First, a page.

with a log-likelihood function specified as: { \begin{eqnarray}\label{eq6} L(\mu_i;y_i,\alpha)&=&\sum_{i=1}^n\bigg\{y_i\ln\Big(\frac{\alpha\mu_i}{1+\alpha\mu_i}\Big)-\Big(\frac1\alpha\Big)\ln(1+\alpha\mu_i)\nonumber \\ &&+\ln\Gamma\Big(y_i+\frac1\alpha\Big)-\ln\Gamma(y_i+1)-\ln\Gamma\Big(\frac1\alpha\Big)\bigg\}. \end{eqnarray}} In terms of $\mu=\exp(x'\beta),$ required for maximum likelihood estimation, the negative binomial log-likelihood appears as { \begin{eqnarray}\label{eq7} L(\beta;y_i,\alpha)&=&\sum_{i=1}^n\bigg\{y_i\ln\Big(\frac{\alpha\exp(x'_i\beta)}{1+\alpha\exp(x'_i\beta)}\Big)- \Big(\frac1\alpha\Big)\ln(1+\alpha\exp(x'_i\beta)) \nonumber \\ &&+\ln\Gamma\Big(y_i+\frac1\alpha\Big)-\ln\Gamma(y_i+1)-\ln\Gamma\Big(\frac1\alpha\Big)\bigg\}. \end{eqnarray}} This form of negative binomial has been termed $NB2,$ due to the quadratic nature of its variance function. It should be noted that the $NB2$ model reduces to the Poisson when $\alpha=0.$ When $\alpha=1,$ the model is geometric, taking the shape of the discrete correlate of the continuous negative exponential distribution. Several fit tests exist that evaluate whether data should be modeled as Poisson or $NB2$ based on the degree to which $\alpha$ differs from 0.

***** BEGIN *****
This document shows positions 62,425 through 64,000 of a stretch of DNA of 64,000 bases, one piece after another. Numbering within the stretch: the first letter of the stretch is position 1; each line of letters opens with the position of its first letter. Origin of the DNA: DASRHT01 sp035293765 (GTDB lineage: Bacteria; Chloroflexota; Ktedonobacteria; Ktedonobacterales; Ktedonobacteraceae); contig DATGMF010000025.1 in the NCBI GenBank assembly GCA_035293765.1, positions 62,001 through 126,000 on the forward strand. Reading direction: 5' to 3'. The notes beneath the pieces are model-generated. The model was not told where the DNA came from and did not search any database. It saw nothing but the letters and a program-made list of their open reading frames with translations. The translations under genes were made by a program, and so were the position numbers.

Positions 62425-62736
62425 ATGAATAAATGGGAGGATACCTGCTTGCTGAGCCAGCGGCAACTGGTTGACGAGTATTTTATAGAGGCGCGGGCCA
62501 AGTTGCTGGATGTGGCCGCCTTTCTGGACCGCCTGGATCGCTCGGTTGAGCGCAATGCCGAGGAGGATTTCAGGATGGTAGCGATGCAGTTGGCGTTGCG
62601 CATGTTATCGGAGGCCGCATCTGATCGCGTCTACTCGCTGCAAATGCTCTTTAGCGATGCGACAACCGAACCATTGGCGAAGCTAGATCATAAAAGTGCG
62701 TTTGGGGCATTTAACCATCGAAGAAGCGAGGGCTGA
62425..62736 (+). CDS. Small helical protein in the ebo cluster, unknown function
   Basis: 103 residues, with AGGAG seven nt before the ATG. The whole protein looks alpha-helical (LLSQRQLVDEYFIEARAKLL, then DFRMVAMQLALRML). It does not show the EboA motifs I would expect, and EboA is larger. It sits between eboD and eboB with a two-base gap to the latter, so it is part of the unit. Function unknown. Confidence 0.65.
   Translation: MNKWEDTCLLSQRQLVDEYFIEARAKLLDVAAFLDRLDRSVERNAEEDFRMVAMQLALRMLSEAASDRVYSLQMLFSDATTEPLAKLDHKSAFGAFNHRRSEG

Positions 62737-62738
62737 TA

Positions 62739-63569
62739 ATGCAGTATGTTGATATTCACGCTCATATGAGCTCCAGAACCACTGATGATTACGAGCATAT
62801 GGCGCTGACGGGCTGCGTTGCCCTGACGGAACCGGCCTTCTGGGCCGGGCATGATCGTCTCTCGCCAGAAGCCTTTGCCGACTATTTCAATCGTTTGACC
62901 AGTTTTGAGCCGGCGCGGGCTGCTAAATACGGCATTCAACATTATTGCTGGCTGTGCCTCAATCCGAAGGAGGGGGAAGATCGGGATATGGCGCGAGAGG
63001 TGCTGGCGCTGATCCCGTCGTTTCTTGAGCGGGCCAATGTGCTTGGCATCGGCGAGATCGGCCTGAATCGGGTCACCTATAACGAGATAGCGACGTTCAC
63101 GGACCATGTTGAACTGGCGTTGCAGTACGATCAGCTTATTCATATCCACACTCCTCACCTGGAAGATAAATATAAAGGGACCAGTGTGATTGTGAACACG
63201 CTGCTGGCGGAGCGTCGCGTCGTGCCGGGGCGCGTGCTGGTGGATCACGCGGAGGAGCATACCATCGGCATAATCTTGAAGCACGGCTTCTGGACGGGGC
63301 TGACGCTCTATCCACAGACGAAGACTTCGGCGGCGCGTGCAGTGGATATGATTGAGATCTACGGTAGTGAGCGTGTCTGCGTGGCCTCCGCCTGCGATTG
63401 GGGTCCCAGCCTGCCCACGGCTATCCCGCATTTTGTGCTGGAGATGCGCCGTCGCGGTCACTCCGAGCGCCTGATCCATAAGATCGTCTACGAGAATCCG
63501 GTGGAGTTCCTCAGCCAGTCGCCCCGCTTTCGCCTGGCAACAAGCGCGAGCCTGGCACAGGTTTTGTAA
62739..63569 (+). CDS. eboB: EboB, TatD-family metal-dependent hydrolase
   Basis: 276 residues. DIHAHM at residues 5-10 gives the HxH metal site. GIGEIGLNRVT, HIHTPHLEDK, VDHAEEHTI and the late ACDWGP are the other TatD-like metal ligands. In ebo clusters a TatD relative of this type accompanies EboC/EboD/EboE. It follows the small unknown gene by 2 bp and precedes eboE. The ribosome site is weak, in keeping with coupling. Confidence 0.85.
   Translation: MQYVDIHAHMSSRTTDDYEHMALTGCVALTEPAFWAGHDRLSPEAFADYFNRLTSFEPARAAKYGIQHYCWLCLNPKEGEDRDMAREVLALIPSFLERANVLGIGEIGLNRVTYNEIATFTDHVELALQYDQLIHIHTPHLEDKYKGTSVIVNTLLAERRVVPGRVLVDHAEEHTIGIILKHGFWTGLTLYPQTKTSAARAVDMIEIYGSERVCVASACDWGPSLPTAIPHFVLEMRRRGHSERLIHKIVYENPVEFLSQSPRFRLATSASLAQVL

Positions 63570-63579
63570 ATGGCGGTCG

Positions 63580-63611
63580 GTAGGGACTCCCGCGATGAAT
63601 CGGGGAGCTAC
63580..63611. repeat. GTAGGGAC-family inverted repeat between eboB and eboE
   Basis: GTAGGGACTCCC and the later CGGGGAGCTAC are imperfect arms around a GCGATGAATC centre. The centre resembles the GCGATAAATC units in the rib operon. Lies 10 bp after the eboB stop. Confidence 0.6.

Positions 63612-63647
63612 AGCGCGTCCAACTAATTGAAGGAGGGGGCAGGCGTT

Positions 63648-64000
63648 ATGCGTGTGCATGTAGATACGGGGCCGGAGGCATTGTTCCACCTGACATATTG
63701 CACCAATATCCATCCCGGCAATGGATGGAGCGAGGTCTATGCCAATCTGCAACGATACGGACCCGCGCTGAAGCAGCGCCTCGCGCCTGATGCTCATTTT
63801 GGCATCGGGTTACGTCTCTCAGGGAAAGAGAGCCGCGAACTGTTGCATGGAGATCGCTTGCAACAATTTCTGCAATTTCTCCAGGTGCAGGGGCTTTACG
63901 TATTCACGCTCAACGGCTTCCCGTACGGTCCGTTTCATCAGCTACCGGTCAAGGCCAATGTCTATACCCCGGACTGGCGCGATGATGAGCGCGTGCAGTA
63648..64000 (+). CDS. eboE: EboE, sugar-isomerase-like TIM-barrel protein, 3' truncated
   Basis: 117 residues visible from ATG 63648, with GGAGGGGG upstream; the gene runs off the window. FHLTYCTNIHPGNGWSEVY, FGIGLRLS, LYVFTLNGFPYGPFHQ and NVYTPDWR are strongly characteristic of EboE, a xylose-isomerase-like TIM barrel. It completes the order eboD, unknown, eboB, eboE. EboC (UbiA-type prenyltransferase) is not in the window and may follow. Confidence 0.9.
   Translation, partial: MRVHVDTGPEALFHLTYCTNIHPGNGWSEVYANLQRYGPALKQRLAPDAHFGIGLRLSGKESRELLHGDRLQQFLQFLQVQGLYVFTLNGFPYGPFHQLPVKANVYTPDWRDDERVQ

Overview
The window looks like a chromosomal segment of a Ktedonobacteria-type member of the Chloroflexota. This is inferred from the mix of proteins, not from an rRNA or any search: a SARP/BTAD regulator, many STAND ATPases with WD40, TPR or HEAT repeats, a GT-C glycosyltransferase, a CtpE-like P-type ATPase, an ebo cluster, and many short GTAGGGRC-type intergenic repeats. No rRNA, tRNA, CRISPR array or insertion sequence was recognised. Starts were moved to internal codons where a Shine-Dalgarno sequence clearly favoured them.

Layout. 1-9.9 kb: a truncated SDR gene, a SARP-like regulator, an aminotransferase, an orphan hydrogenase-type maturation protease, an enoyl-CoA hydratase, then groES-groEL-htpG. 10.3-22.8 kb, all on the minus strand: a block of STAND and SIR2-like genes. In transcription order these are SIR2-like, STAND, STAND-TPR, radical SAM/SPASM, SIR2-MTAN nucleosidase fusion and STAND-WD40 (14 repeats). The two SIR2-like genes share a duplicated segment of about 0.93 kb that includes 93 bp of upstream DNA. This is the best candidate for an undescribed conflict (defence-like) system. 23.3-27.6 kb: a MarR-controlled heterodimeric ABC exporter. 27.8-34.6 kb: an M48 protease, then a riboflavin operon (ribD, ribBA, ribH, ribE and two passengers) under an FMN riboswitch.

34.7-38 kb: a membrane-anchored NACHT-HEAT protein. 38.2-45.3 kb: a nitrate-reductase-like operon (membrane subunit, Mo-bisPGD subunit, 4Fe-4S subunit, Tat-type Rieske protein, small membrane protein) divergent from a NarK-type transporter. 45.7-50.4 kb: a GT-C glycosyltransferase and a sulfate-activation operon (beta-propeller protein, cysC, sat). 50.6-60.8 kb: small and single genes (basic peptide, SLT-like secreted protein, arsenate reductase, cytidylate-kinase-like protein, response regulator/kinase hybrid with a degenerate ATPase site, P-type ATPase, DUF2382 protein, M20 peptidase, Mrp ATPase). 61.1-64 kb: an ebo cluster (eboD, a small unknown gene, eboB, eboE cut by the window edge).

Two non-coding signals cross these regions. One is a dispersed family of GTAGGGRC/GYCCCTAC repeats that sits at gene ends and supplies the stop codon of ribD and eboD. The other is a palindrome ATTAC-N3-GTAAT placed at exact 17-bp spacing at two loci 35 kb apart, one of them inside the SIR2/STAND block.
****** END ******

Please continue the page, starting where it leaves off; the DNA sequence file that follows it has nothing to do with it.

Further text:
When exponentiated, Poisson and $NB2$ parameter estimates may be interpreted as incidence rate ratios. For example, given a random sample of 1000 patient observations from the German Health Survey for the year 1984, the following Poisson model output explains the years expected number of doctor visits on the basis of gender and marital status, both recorded as binary (1/0) variables, and the continuous predictor, age.

docvis IRR OIM Std. Err. $z$ $P>|z|$ [95\% Conf. Interval]
female 1.516855 .054906 11.51 0.000 1.41297 1.628378